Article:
Paying Restaurant Employees in a Changing Payroll Landscape

Given the variety of payment methods restaurant workers may receive, restaurant payroll can be complicated. There are many ways that minimum wage regulations, overtime rules, and tip credit can affect workers based on method of payment:

Minimum Wages Regulations and Tip Credit

While the federal minimum wage has remained consistent since 2009, many states and municipalities have elected to adopt a higher minimum wage rate. Employers covered by multiple minimum wage requirements must follow the stricter standard; the one that is the most beneficial to the employee.

  • For tipped employees: The Fair Labor Standards Act (FLSA) defines tipped employees as any worker who regularly receives more than $30 per month in tips above their base pay. Once providing required notices to employees, the FLSA allows employers to pay a minimum cash wage for tipped employees of $2.13/hour. The difference between minimum wage and the cash wage is the tip credit. Currently the maximum tip credit is $5.12.  If an employee’s tips combined with the cash wage do not equal the minimum hourly wage, the employer must make up the difference. Some jurisdictions require a higher minimum cash wage. Other jurisdictions (including California, Minnesota, and Washington) do not allow tip credit; the employer is required to pay employees the full hourly minimum wage set by the jurisdiction before any tips are earned.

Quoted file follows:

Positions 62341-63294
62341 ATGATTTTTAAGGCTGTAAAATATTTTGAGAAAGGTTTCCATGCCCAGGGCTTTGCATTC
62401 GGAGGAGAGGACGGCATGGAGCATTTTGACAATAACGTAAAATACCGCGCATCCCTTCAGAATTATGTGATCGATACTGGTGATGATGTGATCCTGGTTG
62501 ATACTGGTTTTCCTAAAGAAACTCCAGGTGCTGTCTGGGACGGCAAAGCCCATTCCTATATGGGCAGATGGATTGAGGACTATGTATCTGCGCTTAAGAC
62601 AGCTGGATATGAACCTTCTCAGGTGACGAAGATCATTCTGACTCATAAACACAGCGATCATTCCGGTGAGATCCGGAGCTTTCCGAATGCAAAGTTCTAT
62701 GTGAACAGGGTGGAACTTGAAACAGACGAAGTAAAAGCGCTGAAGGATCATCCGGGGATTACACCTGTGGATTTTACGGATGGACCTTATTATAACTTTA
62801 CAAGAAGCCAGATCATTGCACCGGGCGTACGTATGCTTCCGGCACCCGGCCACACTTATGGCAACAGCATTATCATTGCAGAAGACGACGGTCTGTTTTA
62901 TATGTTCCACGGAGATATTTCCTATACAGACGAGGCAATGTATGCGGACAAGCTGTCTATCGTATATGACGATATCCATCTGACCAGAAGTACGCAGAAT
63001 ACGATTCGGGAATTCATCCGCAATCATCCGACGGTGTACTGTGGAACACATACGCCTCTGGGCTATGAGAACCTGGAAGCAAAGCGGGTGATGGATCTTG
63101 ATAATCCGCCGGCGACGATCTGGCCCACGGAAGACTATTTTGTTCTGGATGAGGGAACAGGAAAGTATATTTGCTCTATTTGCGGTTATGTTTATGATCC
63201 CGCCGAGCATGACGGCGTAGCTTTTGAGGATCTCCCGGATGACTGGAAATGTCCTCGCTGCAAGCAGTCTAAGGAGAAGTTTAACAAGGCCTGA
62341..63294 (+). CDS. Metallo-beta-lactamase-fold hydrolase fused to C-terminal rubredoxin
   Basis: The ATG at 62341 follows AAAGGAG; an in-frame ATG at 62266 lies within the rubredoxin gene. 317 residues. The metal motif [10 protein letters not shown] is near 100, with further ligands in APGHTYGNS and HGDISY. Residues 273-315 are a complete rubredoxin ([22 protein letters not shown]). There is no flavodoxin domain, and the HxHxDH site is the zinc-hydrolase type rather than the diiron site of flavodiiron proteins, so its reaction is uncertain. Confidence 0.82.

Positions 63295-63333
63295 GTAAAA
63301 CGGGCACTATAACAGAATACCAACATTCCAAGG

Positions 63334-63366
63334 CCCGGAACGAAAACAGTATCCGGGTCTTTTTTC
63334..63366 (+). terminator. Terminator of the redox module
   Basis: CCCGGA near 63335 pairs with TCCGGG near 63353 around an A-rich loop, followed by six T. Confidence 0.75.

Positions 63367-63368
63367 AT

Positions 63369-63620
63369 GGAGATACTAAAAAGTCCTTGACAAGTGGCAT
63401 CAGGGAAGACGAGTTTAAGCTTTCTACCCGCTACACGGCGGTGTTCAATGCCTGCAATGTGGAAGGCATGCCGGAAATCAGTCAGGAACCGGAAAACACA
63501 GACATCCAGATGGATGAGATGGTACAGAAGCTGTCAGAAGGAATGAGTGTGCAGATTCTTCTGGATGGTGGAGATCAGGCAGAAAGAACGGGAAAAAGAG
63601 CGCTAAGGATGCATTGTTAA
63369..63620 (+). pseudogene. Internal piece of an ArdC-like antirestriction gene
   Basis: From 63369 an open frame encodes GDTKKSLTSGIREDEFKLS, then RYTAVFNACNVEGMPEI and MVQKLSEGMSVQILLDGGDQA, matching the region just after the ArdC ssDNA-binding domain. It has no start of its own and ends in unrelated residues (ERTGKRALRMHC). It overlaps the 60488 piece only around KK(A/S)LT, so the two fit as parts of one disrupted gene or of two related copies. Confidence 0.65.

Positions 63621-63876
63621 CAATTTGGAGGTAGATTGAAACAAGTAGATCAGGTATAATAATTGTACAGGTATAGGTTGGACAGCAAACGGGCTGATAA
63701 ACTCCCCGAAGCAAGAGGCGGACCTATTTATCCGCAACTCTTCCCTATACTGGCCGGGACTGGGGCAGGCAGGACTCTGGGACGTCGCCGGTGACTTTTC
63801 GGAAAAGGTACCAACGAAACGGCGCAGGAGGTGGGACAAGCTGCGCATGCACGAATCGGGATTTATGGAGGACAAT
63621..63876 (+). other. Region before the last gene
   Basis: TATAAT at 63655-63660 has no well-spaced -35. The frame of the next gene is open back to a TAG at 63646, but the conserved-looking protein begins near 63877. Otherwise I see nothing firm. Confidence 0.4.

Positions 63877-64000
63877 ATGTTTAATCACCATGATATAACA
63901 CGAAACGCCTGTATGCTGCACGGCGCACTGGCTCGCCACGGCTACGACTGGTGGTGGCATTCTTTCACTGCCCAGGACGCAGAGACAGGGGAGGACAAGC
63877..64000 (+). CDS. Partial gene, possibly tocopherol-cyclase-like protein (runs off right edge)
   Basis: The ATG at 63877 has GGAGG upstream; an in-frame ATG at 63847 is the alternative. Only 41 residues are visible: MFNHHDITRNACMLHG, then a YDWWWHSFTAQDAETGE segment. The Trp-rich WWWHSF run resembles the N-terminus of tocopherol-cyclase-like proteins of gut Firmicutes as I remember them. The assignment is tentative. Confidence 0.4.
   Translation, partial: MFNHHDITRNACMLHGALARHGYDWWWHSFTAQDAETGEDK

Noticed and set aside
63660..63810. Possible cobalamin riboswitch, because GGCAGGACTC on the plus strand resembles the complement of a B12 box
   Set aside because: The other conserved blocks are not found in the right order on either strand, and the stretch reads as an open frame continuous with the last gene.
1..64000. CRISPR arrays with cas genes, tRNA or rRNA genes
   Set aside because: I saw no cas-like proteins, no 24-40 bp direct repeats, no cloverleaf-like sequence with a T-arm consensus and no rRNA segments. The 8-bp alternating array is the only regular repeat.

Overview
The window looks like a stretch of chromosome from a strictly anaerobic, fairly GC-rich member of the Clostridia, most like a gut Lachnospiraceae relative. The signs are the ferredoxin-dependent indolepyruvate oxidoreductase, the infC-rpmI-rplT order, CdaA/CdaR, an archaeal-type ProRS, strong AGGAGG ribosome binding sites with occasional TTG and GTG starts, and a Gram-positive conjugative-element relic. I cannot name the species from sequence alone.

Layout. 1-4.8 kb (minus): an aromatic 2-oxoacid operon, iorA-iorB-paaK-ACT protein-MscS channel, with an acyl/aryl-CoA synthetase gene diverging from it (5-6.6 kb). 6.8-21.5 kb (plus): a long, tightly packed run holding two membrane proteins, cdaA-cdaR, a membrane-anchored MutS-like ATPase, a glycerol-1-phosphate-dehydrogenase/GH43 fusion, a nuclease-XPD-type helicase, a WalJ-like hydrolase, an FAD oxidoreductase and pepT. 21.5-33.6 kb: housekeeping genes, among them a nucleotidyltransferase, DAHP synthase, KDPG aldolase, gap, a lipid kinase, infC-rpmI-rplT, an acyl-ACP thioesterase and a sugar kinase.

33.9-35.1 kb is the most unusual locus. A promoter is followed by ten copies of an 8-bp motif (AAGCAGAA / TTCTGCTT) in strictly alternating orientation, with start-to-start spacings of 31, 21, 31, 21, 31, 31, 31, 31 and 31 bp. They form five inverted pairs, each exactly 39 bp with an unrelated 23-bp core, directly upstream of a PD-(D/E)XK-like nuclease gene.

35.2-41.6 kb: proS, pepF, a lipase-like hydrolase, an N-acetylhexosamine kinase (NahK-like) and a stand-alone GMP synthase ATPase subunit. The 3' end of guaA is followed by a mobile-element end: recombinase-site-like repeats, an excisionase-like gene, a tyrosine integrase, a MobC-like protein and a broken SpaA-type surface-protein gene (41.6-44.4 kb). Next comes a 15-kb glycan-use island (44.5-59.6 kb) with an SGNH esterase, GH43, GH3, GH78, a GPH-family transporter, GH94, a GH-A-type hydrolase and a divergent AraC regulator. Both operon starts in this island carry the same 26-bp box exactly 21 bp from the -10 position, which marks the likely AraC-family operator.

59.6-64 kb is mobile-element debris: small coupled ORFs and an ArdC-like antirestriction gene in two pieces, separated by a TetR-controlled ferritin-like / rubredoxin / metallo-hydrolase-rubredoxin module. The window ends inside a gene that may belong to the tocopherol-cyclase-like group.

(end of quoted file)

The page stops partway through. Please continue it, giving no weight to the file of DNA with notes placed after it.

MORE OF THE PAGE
• For non-tipped salaried employees: Regardless of the method of payment, non-exempt employees must be paid at least minimum wage. Employers should verify that salary for non-exempt employees who are not tipped is at least $7.25 for the first 40 hours in a workweek.
  • For non-tipped hourly employees: The federal minimum wage for hourly employees is $7.25 per hour. However, restaurant owners must be cognizant of the minimum wage requirements for all states and localities in which they operate. Any instance in which the federal, state, or local minimum wage amounts differ, non-exempt employees must be paid the higher of the local, state or federal minimum rate.
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